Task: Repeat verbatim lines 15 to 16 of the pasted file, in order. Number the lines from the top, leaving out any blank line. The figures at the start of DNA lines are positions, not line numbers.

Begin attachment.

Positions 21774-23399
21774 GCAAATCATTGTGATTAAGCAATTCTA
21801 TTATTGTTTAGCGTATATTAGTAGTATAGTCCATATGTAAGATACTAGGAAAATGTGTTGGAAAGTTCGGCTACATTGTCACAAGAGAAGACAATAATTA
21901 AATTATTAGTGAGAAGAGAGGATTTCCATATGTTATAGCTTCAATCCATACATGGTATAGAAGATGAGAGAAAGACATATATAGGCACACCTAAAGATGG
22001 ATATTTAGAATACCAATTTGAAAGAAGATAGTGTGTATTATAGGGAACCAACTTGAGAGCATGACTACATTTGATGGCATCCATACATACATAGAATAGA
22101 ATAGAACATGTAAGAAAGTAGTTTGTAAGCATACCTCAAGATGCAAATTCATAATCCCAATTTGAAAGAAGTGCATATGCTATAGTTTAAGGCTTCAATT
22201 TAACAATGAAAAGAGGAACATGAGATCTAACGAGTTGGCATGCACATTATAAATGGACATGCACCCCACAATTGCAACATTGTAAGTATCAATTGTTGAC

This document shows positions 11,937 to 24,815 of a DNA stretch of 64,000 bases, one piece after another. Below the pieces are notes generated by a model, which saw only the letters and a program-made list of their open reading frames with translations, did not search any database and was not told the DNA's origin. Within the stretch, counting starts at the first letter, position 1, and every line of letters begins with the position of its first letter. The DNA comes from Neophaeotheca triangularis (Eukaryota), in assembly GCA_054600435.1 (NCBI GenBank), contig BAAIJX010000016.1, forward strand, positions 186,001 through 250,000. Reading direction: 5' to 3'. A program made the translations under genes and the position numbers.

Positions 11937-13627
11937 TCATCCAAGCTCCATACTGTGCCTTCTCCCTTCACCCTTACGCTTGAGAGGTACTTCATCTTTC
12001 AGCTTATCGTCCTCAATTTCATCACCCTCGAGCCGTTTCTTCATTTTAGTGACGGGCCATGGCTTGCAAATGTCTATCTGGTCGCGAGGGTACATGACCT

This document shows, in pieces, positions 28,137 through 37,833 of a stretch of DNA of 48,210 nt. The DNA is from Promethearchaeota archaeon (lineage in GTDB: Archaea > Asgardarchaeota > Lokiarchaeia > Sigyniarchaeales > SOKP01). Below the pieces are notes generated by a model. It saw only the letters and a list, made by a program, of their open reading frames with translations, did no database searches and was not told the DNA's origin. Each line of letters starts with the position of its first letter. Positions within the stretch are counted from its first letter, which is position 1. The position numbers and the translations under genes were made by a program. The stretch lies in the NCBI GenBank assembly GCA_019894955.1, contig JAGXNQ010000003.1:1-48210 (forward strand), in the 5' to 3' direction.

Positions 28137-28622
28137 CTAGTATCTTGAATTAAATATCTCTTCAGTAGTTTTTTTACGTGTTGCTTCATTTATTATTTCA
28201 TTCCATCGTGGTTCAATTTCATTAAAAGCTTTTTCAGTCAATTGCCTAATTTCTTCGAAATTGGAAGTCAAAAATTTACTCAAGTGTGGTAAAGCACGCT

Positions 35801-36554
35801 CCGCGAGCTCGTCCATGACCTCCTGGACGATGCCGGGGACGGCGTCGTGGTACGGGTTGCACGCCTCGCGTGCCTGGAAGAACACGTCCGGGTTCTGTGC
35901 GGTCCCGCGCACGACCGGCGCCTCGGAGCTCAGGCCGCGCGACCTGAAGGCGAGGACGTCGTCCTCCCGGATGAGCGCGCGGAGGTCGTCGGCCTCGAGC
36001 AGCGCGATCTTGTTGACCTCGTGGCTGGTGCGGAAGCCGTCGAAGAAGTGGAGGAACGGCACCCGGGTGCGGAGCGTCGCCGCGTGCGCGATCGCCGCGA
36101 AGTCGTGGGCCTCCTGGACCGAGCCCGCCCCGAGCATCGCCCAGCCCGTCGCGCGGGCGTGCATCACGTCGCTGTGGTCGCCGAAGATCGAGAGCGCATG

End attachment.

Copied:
28201 TTCCATCGTGGTTCAATTTCATTAAAAGCTTTTTCAGTCAATTGCCTAATTTCTTCGAAATTGGAAGTCAAAAATTTACTCAAGTGTGGTAAAGCACGCT

Positions 35801-36554